Banking And Walter Bagehot — Smart Lessons From A Leading Victorian

Bagehot — The Life and Times of the Greatest Victorian. By James Grant. 334 pages. $29.95

What a match-up: James Grant, financial journalist and in modern terminology a public intellectual, writing on Walter Bagehot, who might qualify for that nomenclature today but was “just” a banker, editor of The Economist, and advisor to some of the leading statesmen of 19th century England.

Grant is suitably impressed by Bagehot’s stunning productivity — 5,000 words a week for The Economist, plus essays on luminaries ranging from Gibbon to Shelby. However, Bagehot might not get awards for work/life balance. In Bagehot’s writing after the Panic of 1857, Grant cites a longish passage and notes that ”Few better observations of the cycle of bankerly feast and famine have ever been written.” But, he adds, this was in a love letter.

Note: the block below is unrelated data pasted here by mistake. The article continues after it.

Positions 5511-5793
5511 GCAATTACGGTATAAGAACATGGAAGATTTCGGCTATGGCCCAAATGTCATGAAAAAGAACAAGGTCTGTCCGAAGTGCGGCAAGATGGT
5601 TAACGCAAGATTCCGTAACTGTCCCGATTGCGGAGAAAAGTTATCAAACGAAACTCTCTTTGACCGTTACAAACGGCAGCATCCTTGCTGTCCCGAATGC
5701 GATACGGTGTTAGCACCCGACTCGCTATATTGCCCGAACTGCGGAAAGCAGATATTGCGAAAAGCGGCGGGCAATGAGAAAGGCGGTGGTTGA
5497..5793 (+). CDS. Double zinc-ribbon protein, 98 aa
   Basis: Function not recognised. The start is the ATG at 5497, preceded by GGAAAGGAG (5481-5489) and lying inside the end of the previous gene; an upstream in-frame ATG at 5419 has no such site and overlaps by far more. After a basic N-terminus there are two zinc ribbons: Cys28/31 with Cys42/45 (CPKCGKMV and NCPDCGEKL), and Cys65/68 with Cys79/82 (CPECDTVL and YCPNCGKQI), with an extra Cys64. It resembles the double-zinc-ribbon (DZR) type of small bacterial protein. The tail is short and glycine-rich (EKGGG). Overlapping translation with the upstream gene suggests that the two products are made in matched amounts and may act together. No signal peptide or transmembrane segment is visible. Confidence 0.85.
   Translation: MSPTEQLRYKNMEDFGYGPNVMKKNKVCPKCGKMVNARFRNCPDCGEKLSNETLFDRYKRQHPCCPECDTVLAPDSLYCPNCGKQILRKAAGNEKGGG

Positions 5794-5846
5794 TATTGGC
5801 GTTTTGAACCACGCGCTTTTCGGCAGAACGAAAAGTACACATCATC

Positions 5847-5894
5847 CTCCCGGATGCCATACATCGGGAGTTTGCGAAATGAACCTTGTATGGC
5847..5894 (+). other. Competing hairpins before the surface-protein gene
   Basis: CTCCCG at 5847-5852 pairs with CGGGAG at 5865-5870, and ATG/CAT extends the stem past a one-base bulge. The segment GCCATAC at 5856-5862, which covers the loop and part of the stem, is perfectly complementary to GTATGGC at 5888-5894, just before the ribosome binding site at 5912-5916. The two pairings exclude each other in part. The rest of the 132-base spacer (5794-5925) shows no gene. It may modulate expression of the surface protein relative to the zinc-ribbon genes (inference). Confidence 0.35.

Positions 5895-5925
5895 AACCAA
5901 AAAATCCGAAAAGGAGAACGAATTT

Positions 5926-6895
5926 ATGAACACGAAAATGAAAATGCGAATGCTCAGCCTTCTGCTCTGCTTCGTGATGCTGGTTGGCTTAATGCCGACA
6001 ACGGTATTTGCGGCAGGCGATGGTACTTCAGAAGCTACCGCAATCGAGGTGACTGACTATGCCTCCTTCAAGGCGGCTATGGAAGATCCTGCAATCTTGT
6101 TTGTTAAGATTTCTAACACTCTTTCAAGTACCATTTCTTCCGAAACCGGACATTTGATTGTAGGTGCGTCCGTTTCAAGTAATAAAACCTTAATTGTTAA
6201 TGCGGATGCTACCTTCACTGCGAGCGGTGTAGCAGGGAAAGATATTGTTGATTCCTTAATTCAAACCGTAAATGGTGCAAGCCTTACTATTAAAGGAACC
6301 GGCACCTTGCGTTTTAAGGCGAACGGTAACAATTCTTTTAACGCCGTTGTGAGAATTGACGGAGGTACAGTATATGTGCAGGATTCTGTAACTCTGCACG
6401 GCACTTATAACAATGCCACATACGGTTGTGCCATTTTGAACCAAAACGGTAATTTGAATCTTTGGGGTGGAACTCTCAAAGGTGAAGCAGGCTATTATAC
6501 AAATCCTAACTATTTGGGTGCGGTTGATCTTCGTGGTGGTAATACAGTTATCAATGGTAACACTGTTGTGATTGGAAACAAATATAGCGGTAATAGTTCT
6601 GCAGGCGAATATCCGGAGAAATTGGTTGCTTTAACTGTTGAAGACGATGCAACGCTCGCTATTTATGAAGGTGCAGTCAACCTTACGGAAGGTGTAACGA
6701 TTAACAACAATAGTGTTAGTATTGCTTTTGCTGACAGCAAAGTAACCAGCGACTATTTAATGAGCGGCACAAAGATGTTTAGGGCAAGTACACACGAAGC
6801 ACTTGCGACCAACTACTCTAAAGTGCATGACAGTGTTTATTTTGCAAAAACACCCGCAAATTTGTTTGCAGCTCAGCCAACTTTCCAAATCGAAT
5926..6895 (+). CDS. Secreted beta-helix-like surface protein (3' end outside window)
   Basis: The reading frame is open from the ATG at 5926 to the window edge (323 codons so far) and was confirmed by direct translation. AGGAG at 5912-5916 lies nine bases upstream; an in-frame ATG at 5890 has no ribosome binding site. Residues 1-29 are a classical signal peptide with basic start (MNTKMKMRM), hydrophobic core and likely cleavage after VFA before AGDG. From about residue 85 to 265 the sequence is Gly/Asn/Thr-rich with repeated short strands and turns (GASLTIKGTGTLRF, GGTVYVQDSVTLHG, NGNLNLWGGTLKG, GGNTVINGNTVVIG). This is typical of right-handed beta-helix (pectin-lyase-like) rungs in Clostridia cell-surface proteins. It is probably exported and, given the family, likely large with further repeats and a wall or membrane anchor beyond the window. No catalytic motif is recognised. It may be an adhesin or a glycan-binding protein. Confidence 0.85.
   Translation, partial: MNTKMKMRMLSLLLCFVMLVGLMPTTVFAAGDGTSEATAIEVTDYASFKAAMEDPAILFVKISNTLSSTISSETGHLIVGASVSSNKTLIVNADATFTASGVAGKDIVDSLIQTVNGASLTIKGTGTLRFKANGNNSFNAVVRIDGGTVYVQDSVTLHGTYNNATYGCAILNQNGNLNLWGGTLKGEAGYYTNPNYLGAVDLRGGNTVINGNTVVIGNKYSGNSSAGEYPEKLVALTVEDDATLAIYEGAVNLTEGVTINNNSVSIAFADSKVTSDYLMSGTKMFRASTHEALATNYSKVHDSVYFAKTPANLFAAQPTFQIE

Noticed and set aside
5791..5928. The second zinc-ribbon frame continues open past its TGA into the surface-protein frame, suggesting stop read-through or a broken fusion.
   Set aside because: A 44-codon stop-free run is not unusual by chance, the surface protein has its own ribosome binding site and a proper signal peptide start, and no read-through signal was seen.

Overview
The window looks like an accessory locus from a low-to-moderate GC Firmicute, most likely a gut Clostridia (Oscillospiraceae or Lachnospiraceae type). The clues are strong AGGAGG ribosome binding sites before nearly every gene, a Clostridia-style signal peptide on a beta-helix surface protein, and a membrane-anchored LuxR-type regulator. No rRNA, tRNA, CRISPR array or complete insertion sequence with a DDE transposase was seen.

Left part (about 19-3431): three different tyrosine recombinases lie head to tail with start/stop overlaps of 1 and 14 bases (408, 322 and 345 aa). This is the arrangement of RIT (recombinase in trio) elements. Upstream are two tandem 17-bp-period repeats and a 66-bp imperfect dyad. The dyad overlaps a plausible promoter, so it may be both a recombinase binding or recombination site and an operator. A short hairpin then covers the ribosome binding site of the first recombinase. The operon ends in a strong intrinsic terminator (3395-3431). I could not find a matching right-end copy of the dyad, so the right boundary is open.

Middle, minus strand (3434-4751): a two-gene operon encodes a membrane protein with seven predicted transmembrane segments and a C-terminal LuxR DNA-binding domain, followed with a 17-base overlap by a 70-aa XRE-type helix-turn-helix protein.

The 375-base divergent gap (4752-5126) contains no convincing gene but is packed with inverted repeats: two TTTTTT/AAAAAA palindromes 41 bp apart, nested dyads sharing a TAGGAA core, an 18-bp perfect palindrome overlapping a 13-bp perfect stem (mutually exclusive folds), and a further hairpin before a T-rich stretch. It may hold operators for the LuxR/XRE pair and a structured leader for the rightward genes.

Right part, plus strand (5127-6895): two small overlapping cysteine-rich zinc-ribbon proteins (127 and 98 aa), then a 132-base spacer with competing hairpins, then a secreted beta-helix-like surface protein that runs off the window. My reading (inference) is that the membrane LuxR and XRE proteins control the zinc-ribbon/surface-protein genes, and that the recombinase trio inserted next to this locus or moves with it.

The 19th century was a period of great change and a shift of power from the landed aristocracy to the merchant and industrial classes. Bagehot wrote about the reform of 1832 where some in Parliament actually voted to eliminate the infamous pocket boroughs, even at the price of putting themselves out of office. The reforms were overdue — cities like Manchester and Birmingham with growing populations didn’t have any representation. But the reforms had another consequence…those boroughs were sometimes home to a class of elevated statesman who were spared the ordeal of having to face the voters and at least a few contributed wisdom to the debates of the day, Bagehot wrote. The reform destroyed some intellectual constituencies.